Publishers, Survival is not a right!

Eoin Purcell

Craning for a book (From Flickr user: gaspi)

Craning for a book (From Flickr user: gaspi)

Noble thoughts, but misplaced
I read an interesting blog post the other day about the demise of print publishing. It was written by Indie Publisher, Barbara Philips of Bridge Works Books on the Wylie-Merrick Literary Agency blog. The ideas were worthy and valid (if pervaded by a sense that publishers have a RIGHT to exist) and in fact will work for a while, but overall the post was totally misguided.

For the record the suggestions were:

1) change immediately the pernicious practice of Returns. Speaking of buggy whips, bookseller and wholesaler returns of unsold books to the publisher for full refunds is an anachronism that should be stopped immediately and all publishers, large and small, should rally against it and set a date, say January 2012, after which no returns will be countenanced.
2) Make life easier for the beleaguered publisher. I’ve often observed there seem to be more writers out there than readers. If an author wants her book to be published by a legitimate publisher, with professional editing, distribution and publicity, she might consider becoming a partner with the publisher who signs her up, either by giving up advances on royalties or royalties altogether and taking a cut of the profits. This would be especially good for first-time authors.
3) Continue to expand other venues for book selling, and find new ones, for instance, publishing simultaneously in offset print and digitally. Right now, as we wrangle, a few large publishers are trying this method out.

Dealing with them one by one
Killing Returns is a double edged sword. Yes it will save publishers from the practice of retailers and wholesalers paying for new books by returning old unsold ones, but equally it will force publishers to cut print runs (reducing margin) and find better ways to sell books than stacking them high and hoping display does the trick (as it often does). I’m not saying this is a bad thing, in fact both these things would be good for publishers, it’s about time we printed the right amount of books rather too many and connecting with the audience properly is well worthwhile in the medium to long term.

Changing the publishing deal. This is eminently sensible. HarperStudio seem to be making some waves by following this strategy (Combined with Killing Returns). The problem, as I see it is that this remains a short termist strategy.

As the cost and difficulty of becoming your own publisher crashes (the last barriers remain access to bricks and mortar bookshops and distribution) more authors will take their self created platforms and followings and become their own publisher avoiding entirely the traditional distribution channels and selling online.

Being against Selling in more ways is like being against Apple Tart (Pie) or (Cotton) Candy-floss. Sure everyone wants to sell the same content in as many possible formats as we can, but what if consumers don’t want to pay anything like the were willing to pay for the print version?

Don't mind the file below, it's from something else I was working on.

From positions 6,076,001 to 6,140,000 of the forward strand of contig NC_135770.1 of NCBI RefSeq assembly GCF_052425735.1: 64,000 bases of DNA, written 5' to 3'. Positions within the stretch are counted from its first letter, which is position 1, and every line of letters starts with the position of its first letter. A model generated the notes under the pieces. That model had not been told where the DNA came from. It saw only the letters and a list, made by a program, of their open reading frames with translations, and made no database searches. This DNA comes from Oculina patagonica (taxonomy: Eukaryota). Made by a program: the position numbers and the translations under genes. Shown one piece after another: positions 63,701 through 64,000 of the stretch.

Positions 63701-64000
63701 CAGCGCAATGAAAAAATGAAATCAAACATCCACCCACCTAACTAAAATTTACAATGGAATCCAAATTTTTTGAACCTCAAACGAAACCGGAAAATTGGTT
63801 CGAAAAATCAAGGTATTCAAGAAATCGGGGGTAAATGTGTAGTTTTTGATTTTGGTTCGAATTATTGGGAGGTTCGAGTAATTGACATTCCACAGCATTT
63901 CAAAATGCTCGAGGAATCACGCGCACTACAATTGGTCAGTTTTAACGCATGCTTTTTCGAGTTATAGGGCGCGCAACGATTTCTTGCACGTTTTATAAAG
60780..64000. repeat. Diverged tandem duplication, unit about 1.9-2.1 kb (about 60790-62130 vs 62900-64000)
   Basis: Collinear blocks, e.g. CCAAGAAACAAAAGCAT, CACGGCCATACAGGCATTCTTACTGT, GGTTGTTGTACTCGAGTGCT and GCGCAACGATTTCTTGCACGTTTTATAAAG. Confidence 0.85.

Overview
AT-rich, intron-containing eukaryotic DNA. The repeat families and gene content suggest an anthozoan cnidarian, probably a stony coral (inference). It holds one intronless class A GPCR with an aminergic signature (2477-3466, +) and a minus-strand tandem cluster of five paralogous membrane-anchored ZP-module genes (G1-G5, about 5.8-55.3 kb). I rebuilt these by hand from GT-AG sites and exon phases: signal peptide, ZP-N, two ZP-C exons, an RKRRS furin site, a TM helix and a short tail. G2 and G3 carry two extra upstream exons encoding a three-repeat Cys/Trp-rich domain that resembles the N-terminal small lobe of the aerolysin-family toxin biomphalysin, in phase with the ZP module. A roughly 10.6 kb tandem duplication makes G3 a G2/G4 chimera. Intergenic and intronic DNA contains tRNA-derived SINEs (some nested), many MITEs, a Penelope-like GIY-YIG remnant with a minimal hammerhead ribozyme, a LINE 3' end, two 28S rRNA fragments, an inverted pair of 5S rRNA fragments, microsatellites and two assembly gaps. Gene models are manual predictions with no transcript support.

The Traditional Publishing Model

The Traditional Publishing Model

These are not strategies, they are tactics
None of these moves are actions that will change the fundamental reality of book publishing for Indie or Major publishers. There are real strategies that might work (no-one knows though). You can delve into a niche like Osprey, Tor or Adams media. You can try and be the best marketer of general books as I believe HarperStudio is. Even better you can buy the best assets (Seth Godin‘s Purple Cow(s)) there are and use them as the foundation of your publishing business like Bloomsbury is doing. But the rest is just window dressing on a collapsing superstructure that cannot hold.

What The Digital World Enables

What The Digital World Enables

If you don’t trust my judgement on this, read Seth Godin’s recent post on competing with the single minded, read Mike Shtazkin on vertical niches, read Tim O’Reilly’s archive on publishing.

The world has changed. Publishers should certainly try and embrace a new way of business, but it needs to be entirely more radical than just killing returns, changing contracts, selling through more channels and sharing profits with authors. The industry needs to embrace the reality that power has shifted away from publishers and get on with figuring out if we can survive this shift the impact of which is only gradually being felt. Eventually everyone will realise that it has happened (Amazon and Google have certainly figured it out and so have Apple) and when they do, the change will become much more rapid. YOU HAVE NO RIGHT TO SURVIVAL.

I am the proud owner of Season Two of Mad Men in DVD, sadly Season Three is already started, I am destined to be behind the curve in that show!
Eoin

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5 comments

  1. Maybe it is just me but those diagrams are barely readable and just too small. The diagrams are mostly text anyway, perhaps you could representing them as ASCII art instead?

  2. “YOU HAVE NO RIGHT TO SURVIVAL.”

    Clearly stated. Thank you. I hope a few publishers understand before it smacks them in the face.

    Peace.

  3. Ignoring the big point (which is obvious in any case: no business has an automatic right to survival — we have to continuously earn it) to concentrate on a small one, on the scale of things: a sensible change to returns would be partial credit, rather than full credit — the problem at the moment is that 100% of the risk is taken by the publisher and 0% by the retailer, when it comes to irresponsible ordering (as seen by most booksellers, who ignore the real costs incurred to them by returns). Even changing it to 75% credit would see a huge shift in behaviour, particularly towards the end of promotions etc.

    Ivan

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